1. How does the test work?
The NAT works by detecting RNA specific to the SARS-CoV-2 virus that causes COVID-19 infection, after RNA has been extracted from the specimen and then amplified in the laboratory. NATs are typically performed on nasopharyngeal swabs, but the test can also be done on other sample types such as throat swabs, saliva, sputum, tracheal aspirates, and broncho-alveolar lavage (BAL) specimens.
The NAT has a high analytical sensitivity (i.e., it works well at detecting the virus when the virus is present). The NAT can potentially detect as few as 10-100 copies of viral RNA per mL in a respiratory sample. Note that this is not the same as clinical sensitivity of NAT for detection of COVID-19 infection, which is unknown at this time (see #5 below)
2. What do the test results mean?
Positive: Viral RNA is detected by NAT and this means that the patient is confirmed to have COVID-19 infection.
A positive NAT does not necessarily mean that a patient is infectious, as viral RNA can be shed in the respiratory tract for weeks but cultivatable (live) virus is typically not detected beyond 8 to 10 days after symptom onset.
Negative: Viral RNA is not detected in the sample. However, a negative test result does not totally rule out COVID-19 infection as there may be reasons beyond test performance that can result in a lack of RNA detection in patients with COVID-19 infection (false negatives; see below).
Indeterminate: The NAT result is outside the validated range of the test (i.e., RNA concentration is below the
limit of detection, or a non-specific reaction), or this might occur when the sample collected is of poor quality
(i.e., does not contain a sufficient amount of human cells). Indeterminate results do not rule in or rule out infection.
Overall, clinical judgement remains important in determining the implications of NAT test results, and whether a repeat test is indicated for negative or indeterminate results (for example, if the patient’s recent exposures or clinical presentation suggest COVID-19 infection is likely, diagnostic tests for other respiratory pathogens remain negative, or there is worsening of symptoms). For clinical guidance including testing and specimen collection, please refer to COVID-19 testing guidelines for British Columbia.
5. What is the clinical sensitivity of the NAT test?
A statistic commonly quoted is that there is a 30% chance of a false negative result for a NAT test in a patient with COVID-19 infection (i.e., a 70% sensitivity). These and other similar estimates are based on a small number studies that compared the correlation between CT scan findings suggestive of COVID-19 infection to NAT on upper respiratory tract specimens. In these studies, 20-30% of people with a positive CT scan result had negative NAT results – and as discussed above a number of factors can contribute to false negative results. CT scan is not a gold standard for diagnosis of COVID-19 infection, and CT scan cannot differentiate amongst the many microbiological causes of pneumonia.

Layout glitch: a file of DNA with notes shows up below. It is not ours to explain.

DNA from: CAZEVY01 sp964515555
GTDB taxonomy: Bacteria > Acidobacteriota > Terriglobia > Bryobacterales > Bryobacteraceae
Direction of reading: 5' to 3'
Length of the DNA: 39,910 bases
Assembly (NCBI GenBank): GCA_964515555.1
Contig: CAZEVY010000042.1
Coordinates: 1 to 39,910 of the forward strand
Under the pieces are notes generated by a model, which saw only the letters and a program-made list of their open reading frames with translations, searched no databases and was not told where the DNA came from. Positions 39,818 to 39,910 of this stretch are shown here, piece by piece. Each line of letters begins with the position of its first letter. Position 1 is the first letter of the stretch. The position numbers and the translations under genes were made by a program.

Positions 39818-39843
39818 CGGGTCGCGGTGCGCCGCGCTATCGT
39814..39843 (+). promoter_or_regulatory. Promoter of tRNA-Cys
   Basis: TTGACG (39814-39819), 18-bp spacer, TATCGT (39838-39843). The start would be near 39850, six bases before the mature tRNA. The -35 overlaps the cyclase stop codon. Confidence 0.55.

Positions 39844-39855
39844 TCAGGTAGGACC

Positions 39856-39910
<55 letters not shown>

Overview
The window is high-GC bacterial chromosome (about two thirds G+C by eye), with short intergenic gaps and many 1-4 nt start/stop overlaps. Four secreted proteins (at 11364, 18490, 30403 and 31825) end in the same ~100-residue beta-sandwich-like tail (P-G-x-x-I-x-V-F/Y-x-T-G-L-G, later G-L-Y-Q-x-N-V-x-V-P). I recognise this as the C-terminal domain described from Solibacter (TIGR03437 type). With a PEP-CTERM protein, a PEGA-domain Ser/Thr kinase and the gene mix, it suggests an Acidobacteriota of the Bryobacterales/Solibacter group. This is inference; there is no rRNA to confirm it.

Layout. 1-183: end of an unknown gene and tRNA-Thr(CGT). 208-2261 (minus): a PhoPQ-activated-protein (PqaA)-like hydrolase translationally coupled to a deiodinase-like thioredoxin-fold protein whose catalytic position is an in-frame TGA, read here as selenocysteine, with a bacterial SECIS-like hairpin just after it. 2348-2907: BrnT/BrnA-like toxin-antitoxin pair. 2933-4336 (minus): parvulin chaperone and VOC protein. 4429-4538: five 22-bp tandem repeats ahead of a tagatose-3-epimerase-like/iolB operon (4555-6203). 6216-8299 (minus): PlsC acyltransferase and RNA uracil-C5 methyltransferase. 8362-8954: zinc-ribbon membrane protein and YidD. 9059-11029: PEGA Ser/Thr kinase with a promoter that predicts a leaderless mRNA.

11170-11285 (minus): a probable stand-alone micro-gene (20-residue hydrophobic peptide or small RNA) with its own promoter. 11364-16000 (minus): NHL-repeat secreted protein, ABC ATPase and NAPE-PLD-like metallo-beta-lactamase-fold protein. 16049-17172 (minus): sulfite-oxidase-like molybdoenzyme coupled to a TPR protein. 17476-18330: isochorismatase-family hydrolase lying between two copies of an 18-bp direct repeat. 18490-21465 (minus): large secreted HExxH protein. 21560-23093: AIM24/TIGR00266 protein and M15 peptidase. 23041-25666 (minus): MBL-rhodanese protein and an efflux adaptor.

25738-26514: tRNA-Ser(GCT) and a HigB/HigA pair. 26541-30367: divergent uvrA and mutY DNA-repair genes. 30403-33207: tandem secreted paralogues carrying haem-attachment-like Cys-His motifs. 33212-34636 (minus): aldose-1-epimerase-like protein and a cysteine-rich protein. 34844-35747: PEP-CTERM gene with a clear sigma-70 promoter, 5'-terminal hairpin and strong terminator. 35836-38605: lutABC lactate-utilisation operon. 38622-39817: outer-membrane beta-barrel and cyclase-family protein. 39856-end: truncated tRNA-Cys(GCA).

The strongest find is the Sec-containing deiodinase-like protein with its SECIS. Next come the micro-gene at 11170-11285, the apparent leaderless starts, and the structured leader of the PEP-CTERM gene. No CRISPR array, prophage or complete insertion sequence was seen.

Ultimately, for COVID-19 testing, there is currently no gold standard, and the overall clinical sensitivity and specificity of NAT in patients with COVID-19 infection is unknown (i.e., how well NAT results correlate with clinical infection, “true positivity” or “true negativity” rate).
Some points to take away
-Detecing RNA does not mean infection
-Error rate in infection detection is unknown.
-Positive test is meaningless
-Negative test is meaningless
-Can’t distinguish with many microbial causes of pneumonia
-30% false negative rate just a “commonly quoted statistic”
-Actual accuracy rate unknown
As for the “deaths due to Covid” perhaps check out the guidelines passed down College of Physicians and Surgeons of British Columbia:
1. Recording COVID-19 on the medical certificate of cause of death
COVID-19 should be recorded on the medical certificate of cause of death for all decedents where the disease caused, or is assumed to have caused, or contributed to death.
In other words, just make it up.
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